Leaders lead by example, and so do teachers. We teach by example. How many times do we tell our students not to be afraid of making mistakes? Then we should do that too to ourselves. During my first year of teaching my aim was simple: to gain as much teaching experience as I can, and I did. Second year it only got better. Third year I was much more confident to the point that I was so sure my techniques and methodes were the best and most efficient that I turned a blind eye to my own shortfall.
Fourth year, as class size and program design might no more be an issue, I felt something was missing. My teaching practices had grown monotonous as I started to overlook quality over quantity (thinking number of students was what mattered the most). Students became less motivated and English classes were considered to be nothing more than a mere obligation from their company (I teach mostly ESP). By that time, I thought, “I have to do something. I need to change.”
Learning from mistakes means we can identify which practice works the least and which works the best – for us and our students. One practice can be successful in one class, but fail in the other. It is only by more experience and teaching hours that we can raise our self-awareness in this area. Learning from mistakes also helps us with our professional development and makes us a better teacher. These 3 are what I learned the most about my mistakes in the past:
1) Beware of becoming an accuracy freak.
A teacher should be aware as when to become a control freak grammar Nazi and an English teacher. If you are asked to edit an English textbook, you might have to be strict with grammar rules as they are important. However, if you are teaching a class of elementary leveled students, I don’t think that’s the case. I used to be strict with grammar, but as I went on, I came to realize that fear of making mistakes is one of the main reasons that hinders students’ progress.
Mistakes are part of learning. Mistakes should be considered a sign of breakthrough instead of setback. In the past 2 months I have been applying the ‘no correction, no judgement on students’ mistakes’ policy in an ESP class I’m teaching. The outcome is tremendous. Students’ participation, confidence, and self-correction increases. No more shyness and passivity. Changing how I give corrections that keeps them comfortable also builds trust. Students no longer feel patronized.
2) Always adjust to your students’ speed.
One day I was drilling my 12 year old private tutoring student with exam questions (as the summative test was near), when she whined that she didn’t want to do that, but other things instead. Pulling out game cards I brought with me, she refused doing any game as well. Thinking that my way was the only way, I was frustrated and talked to her mother, expressing my concern. I even mistakenly considered her as in-compliant, but a few meetings afterwards opened my eyes. I was wrong.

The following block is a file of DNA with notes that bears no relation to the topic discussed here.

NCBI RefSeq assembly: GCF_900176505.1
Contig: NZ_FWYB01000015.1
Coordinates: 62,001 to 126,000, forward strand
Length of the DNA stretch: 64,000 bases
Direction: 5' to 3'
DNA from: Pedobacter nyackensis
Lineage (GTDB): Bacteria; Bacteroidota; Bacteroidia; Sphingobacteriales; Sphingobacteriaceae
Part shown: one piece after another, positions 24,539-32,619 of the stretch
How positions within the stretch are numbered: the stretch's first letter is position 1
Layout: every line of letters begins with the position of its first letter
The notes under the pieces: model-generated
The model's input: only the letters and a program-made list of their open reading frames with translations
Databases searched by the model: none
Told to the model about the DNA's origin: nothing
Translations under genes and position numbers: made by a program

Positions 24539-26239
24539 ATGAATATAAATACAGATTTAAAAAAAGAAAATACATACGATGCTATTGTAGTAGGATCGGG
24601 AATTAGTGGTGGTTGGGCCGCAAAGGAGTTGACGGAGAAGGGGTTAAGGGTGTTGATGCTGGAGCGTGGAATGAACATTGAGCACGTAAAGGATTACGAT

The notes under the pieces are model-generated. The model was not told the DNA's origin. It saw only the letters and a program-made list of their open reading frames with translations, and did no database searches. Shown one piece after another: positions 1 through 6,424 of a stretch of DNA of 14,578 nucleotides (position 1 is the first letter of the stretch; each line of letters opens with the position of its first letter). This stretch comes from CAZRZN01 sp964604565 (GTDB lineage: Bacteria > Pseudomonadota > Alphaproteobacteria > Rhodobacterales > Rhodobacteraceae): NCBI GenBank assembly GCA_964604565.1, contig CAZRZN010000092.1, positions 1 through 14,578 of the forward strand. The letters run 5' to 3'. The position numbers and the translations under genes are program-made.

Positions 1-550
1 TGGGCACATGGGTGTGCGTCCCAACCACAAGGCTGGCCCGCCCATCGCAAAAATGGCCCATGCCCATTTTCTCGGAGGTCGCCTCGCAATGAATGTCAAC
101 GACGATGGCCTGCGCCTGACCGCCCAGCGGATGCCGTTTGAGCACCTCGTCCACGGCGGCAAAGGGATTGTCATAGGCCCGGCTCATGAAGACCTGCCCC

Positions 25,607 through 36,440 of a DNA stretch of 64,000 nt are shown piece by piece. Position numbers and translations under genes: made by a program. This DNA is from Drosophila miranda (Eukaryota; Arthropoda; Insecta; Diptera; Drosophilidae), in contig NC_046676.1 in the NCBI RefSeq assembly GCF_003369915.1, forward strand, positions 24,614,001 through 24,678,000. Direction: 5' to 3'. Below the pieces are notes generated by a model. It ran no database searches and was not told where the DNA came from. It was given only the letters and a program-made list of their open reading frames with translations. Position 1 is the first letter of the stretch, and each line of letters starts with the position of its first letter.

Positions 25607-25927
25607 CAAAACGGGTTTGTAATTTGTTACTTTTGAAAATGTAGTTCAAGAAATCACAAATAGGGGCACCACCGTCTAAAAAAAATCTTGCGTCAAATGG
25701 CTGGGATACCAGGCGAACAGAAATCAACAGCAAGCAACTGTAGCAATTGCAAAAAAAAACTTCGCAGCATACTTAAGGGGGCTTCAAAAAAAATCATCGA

It was me as a teacher who failed to understand that as a student she has her own learning speed and preference that she feels comfortable with, and has the right to comply to them. I found that she prefers one-on-one discussion in English to being forced to answer test questions, and apparently this is the best way she learns English. Now she gains much more confidence and is better to cooperate with since I follow her way instead of me imposing mine. And yes, she’s a very chatty 12-year-old!
3) Learning pace is not always linear.
As a first or second year teacher, have you ever been in a situation when you get to a new class then panic on what to teach them and how? Then you turn to ‘holy’ textbooks that you think will save you from all the fuss and worry? I used textbooks all the time (I even worshipped them at some point!), but here’s the thing about them: if you go through the chapters, sub-chapters, and pages one by one according to their original order, the class will lose its dynamics. It becomes dull.
Learning pace does not have to be linear. We can modify and adjust it based on our needs, as long as it makes up the syllabus. Using a textbook is commendable, but how we use it makes all the difference. I usually go from one topic to another, jump from one page to another, as long as I make good connection and flow. Instead of following a strict order, I pace the materials based on class situation. I also choose to use mixed materials than a single book. Keeping the class dynamic is the key.
One reason why I enjoy being a teacher is because I am also an avid learner. This means that inevitably, I am (and will always be) in the process of learning to become a better teacher. What I do today might not be as efficient in the future. I believe as long as we have the willingness to learn, we will continue to grow. Isn’t this the exact same thing we expect from our students? How about you? What have you learned so far from your own mistakes? Share them with me! 🙂